Lucy is quick to credit School of Design studio technician Ian Rees with the support he has given her in using the sort of high-tech knitting machinery used in industry.
“Ian is a lifesaver,” she says. “We’re lucky at Leeds because we have fantastic technology and people like Ian who work with us to understand it. At other universities students aren’t allowed near this sort of equipment.”
“Students here can programme their own piece of fabric and get an understanding of the machinery,” says Ian. “This is hugely valuable as it puts them ahead of the game when they apply for jobs. It’s quite unusual in the sector.”
"You just want someone to believe in you."
PhD student in the School of Chemistry, Sannia Farooque, is also full of praise for the academic support she has received at Leeds.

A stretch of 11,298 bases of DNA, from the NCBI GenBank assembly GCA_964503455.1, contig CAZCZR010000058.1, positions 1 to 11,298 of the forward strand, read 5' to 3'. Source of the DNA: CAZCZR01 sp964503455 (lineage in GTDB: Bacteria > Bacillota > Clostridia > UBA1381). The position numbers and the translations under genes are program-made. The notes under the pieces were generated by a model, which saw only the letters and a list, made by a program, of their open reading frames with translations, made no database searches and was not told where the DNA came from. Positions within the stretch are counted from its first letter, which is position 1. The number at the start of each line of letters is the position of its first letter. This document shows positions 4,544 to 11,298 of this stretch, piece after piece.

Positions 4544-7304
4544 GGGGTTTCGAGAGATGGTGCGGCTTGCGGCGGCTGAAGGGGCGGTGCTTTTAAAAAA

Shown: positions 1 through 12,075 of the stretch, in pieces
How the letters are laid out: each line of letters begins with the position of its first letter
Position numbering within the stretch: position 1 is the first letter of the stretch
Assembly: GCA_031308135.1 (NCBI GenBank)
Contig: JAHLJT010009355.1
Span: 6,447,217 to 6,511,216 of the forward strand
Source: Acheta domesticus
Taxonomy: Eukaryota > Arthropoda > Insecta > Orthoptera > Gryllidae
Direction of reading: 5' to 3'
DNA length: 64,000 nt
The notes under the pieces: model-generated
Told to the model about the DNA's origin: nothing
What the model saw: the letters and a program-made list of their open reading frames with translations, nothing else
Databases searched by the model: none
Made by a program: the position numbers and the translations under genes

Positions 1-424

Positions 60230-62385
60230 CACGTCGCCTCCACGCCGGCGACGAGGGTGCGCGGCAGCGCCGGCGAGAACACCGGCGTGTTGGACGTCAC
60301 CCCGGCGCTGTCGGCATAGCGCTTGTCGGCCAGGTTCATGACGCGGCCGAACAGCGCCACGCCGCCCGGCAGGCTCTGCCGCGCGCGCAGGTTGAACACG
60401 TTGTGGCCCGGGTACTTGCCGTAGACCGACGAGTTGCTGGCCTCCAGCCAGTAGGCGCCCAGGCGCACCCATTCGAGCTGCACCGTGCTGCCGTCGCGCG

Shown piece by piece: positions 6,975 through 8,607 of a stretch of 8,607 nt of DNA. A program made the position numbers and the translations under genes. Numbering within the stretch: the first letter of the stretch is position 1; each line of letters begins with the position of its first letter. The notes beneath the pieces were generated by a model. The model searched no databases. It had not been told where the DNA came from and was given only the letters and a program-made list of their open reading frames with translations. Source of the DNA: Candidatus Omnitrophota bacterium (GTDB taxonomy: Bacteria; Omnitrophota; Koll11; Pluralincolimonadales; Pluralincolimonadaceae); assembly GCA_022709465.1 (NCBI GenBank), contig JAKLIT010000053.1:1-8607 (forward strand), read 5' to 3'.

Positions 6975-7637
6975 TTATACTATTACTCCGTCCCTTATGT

“Samantha encouraged me to achieve beyond what I thought possible,” says Sannia, who has been mentored by National Teaching Fellow and Lecturer, Dr Samantha Pugh.
Sannia came to the University as an undergraduate via the Access to Higher Education route at Leeds City College and has flourished from the start of her career, taking part in the student-staff forum, the Leeds Chemistry Industrial Advisory Board and peer mentoring scheme.
In Year 2, Sannia featured in the Royal Society of Chemistry’s 175 Faces of Chemistry for their 175th anniversary – ‘a huge accolade’, says Samantha.
Sannia applied for, and won, an Undergraduate Research and Leadership Scholarship, a programme that was managed by Samantha.
“You just want someone to believe in you, which Samantha did,” says Sannia. “She was the only person who got me thinking about PhD. On a personal level, she is an incredible person and she is an inspiration to young scientists. We need more academics like her.”
"I am very glad that I came to Leeds,” concludes Sannia.
“Leeds is perfect for me.”